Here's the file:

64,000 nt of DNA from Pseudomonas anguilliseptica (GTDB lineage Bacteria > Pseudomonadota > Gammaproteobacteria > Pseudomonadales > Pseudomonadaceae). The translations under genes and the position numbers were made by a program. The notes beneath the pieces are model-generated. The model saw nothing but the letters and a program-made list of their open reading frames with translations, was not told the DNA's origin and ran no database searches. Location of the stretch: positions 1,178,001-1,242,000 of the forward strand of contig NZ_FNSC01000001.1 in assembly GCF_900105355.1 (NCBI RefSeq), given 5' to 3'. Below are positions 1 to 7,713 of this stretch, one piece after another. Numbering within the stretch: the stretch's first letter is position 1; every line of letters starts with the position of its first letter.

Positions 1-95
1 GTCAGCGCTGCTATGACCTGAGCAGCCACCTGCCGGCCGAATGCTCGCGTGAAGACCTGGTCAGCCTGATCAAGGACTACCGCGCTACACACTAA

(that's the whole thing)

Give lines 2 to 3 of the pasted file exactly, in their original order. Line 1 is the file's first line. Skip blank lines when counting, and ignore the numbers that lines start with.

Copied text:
Positions 1-95
1 GTCAGCGCTGCTATGACCTGAGCAGCCACCTGCCGGCCGAATGCTCGCGTGAAGACCTGGTCAGCCTGATCAAGGACTACCGCGCTACACACTAA